Consumer Bureau chief calls out "doom loop" that keeps patients in debt
A report released this week by the Consumer Financial Protection Bureau (CFPB) indicates that Americans have $88 billion in medical debt appearing on credit reports.
The report reveals that the U.S. healthcare system is supported by a billing, payments, collections, and credit reporting infrastructure where mistakes are common, and where patients often have difficulty getting these errors corrected or resolved.
A "Doom Loop"
In a statement about the report, the CFPB's director called out a "doom loop" that traps consumers in medical debt:
“When it comes to medical bills, Americans are often caught in a doom loop between their medical provider and insurance company,” said CFPB Director Rohit Chopra. “Our credit reporting system is too often used as a tool to coerce and extort patients into paying medical bills they may not even owe.”
When those bills end up in collections, the repercussions can be far-ranging. Medical bills placed on credit reports can result in reduced access to credit, increased risk of bankruptcy, avoidance of medical care, and difficulty securing employment, even when the bill itself is inaccurate or erroneous.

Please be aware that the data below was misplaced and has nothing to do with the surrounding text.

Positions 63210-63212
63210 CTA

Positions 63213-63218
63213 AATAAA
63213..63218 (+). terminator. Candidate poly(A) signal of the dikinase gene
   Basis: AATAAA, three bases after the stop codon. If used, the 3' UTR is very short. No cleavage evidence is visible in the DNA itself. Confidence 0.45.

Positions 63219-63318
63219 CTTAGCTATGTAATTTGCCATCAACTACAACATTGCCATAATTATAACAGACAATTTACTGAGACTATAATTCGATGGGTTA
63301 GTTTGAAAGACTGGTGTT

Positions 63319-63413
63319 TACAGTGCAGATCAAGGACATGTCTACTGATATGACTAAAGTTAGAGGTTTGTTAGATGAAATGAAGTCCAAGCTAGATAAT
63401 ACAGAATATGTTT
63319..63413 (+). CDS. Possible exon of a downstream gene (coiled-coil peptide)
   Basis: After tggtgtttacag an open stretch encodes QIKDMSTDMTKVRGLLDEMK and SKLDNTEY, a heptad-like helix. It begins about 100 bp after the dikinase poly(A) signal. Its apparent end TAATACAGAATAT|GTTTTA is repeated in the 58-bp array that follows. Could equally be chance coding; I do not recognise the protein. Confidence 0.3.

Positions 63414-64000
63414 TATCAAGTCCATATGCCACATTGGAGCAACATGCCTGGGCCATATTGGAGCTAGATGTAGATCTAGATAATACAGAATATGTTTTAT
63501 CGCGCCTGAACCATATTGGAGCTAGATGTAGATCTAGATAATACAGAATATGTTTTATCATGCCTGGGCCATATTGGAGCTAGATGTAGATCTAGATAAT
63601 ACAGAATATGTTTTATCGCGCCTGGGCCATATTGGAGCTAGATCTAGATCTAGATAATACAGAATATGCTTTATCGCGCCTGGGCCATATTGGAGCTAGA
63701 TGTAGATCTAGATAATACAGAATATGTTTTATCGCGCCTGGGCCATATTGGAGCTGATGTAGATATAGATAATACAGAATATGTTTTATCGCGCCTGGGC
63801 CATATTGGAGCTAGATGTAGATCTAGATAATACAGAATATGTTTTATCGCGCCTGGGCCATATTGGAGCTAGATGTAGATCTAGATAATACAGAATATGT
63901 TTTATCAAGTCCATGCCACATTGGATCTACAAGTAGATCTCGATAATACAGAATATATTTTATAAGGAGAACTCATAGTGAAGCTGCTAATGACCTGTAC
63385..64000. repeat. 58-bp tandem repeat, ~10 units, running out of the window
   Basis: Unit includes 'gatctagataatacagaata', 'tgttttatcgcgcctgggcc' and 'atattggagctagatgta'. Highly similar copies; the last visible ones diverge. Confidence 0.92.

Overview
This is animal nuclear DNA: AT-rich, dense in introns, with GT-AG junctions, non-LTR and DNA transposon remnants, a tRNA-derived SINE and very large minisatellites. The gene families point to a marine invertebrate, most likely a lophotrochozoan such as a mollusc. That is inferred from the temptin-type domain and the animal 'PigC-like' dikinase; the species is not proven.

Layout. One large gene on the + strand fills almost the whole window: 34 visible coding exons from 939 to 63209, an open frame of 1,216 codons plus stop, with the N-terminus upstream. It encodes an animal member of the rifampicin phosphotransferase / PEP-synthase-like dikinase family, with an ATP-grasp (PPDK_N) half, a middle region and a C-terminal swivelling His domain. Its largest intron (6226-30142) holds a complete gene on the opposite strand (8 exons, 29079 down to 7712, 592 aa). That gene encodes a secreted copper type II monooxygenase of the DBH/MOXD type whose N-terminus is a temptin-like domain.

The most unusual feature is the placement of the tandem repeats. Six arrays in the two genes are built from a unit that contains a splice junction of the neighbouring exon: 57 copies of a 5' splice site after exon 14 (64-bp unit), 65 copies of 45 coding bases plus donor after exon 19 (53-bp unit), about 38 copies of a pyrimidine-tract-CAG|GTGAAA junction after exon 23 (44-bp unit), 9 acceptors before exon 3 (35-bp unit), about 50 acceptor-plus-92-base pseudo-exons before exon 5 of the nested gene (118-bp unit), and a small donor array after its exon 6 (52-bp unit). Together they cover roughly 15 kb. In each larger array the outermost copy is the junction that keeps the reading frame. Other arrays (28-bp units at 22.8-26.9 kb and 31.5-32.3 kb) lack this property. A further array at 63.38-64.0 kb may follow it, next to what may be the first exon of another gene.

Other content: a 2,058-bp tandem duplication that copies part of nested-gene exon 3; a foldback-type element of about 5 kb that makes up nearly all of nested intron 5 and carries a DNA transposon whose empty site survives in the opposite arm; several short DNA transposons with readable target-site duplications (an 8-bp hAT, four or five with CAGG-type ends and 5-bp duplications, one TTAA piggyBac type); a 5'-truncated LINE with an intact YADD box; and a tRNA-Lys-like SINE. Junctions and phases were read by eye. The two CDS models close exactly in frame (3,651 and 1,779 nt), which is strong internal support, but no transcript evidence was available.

The report notes:
Roughly 20% of U.S. households report that they have medical debt. The CFPB found that medical collections tradelines appear on 43 million credit reports. As of the second quarter of 2021, 58% of bills that are in collections and on people’s credit records are medical bills.
The CFPB indicated it plans to take action and is already working with partner agencies to protect consumers. Specifically:
The CFPB is working with the U.S. Department of Health and Human Services to ensure that patients are not coerced into paying bills more than the amounts due. In January, the CFPB issued a compliance bulletin that reminded debt collectors, credit reporting companies, and others that it is illegal to collect or report as owing a debt that is not legally due and owing, including where the billed amount violates the No Surprises Act.